Annually, New Mexico Arts in partnership with NM Historic Sites offers two 6-week residential awards for emerging and established artists to further develop their creative practice, while connecting with local culture and engaging the public. This residency program is designed to offer artists the time and space to develop their creative practice, to further connect with rich cultures throughout New Mexico and to bring their artwork and experience to the public through engagement and participation.

Artists live on-site with access to archives and collections at a Department of Cultural Affairs Historic Site for the purpose of research and creative development. The residency supports artists in diverse disciplines such as painting, sculpture, performance, mixed media, film, and more. Artists who reside in the United States are encouraged to apply.

Artists-in-residence must live on site, complete a project resulting in the creation of one or more works, and complete a community engagement component at the end of their residency. While in residence, artists can access the historic site including exhibits and archives for research and study. If selected, artists must agree to participate in interviews, photo sessions, video recording, and exit interviews to document the artist-in-residence’s process and progress.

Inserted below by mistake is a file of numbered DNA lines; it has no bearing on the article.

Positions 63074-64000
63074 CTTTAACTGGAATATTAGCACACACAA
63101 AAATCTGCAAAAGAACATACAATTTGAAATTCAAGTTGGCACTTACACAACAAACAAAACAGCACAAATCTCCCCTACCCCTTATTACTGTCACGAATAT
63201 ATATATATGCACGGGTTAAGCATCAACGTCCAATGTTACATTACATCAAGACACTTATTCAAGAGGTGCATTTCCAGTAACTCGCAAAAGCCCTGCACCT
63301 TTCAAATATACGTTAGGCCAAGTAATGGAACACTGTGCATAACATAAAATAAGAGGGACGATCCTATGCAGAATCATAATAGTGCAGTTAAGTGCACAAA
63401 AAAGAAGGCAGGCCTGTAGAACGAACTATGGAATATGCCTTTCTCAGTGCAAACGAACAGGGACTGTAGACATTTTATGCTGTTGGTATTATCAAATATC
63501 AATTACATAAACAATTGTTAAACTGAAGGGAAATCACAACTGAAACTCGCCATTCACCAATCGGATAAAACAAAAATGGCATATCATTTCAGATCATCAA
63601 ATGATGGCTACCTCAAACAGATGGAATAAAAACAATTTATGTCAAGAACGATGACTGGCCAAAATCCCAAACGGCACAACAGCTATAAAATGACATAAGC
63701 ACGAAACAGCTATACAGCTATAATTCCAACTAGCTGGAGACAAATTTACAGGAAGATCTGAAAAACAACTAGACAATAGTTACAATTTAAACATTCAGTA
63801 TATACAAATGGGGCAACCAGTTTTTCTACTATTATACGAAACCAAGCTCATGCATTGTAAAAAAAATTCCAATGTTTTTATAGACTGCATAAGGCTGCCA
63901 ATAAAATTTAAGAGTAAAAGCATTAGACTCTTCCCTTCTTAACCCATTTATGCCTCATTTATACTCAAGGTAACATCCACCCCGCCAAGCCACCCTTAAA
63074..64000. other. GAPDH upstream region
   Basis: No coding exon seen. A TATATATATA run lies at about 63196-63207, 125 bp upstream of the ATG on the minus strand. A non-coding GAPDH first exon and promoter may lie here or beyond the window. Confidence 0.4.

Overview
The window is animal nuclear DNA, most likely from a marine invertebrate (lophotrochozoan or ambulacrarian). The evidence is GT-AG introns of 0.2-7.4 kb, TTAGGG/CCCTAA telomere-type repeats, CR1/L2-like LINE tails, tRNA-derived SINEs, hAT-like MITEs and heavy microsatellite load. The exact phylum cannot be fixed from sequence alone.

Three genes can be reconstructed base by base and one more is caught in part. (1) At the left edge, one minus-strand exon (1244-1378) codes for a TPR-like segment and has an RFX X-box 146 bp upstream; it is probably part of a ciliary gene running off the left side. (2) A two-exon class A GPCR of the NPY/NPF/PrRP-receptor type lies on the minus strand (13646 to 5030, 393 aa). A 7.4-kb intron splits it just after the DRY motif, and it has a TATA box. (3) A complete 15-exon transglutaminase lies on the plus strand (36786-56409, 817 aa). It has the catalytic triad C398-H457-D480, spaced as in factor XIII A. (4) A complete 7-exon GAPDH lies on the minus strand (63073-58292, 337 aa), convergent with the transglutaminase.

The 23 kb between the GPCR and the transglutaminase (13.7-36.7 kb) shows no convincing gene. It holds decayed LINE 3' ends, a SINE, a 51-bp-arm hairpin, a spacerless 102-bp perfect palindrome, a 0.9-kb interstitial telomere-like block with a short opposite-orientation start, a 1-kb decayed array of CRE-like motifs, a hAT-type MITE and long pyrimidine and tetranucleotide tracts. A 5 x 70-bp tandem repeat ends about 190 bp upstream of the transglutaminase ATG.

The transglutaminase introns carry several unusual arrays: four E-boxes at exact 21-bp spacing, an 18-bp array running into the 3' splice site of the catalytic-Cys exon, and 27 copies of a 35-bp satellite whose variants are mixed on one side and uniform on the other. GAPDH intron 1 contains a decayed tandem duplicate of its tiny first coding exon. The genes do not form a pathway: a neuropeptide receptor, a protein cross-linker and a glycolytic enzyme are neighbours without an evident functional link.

2025 Call for Artists Opening Soon!

How to Apply

Call for Artists will launch annually on CaFÉ sometime in the late summer/early fall, with the two 6-week residencies scheduled for Spring of the following year. CLICK HERE to start your FREE CaFÉ artist account and prepare to apply for our next call.

2024 New Mexico Arts’
Artist-in-Residence Program

Lincoln Historic Site

Marcus Xavier Chormicle

Emerging Las Cruces-based artist, Marcus Xavier Chormicle (Agua Caliente Band of Cahuilla Indians/Chicano), creates work that focuses primarily on family, memory, and the intersection of class, race, and history in the American Southwest. Through a site-specific photography practice, he aims to connect the history of place to current circumstances of his family as the subject of imagery.

Marcus received a Bachelor of Journalism with a Minor in Digital Marketing and Studio Art from Arizona State University (ASU) in Phoenix, Arizona. Upon completion of his academic studies, he returned home and founded the Cristian Anthony Vallejo Memorial (CAV) Gallery, an art space in downtown Las Cruces, NM. The gallery serves as an extension of his artistic mission to hold space for family, assert their inherent value through art and engage community.

While in residence, Chormicle will explore the legacy of the Oryx species in Southern New Mexico as it relates to colonizing histories of land and peoples in the region. He intends to deepen his understanding of the Oryx habitat as well as interrogate visual representations of the animal through materiality across the Lincoln Forest, Sacramento Mountain and surrounding communities.

To learn more about Marcus Xavier Chormicle, visit his website.

Marcus will be in residence from Friday, February 23, 2024 to Friday, April 5, 2024.

Dylan McLaughlin

Dylan McLaughlin (Diné) is a multimedia artist, educator and researcher who looks critically to share stories of ecological extraction and climate change, with special attention to their impact on Indigenous communities, through his creative practice.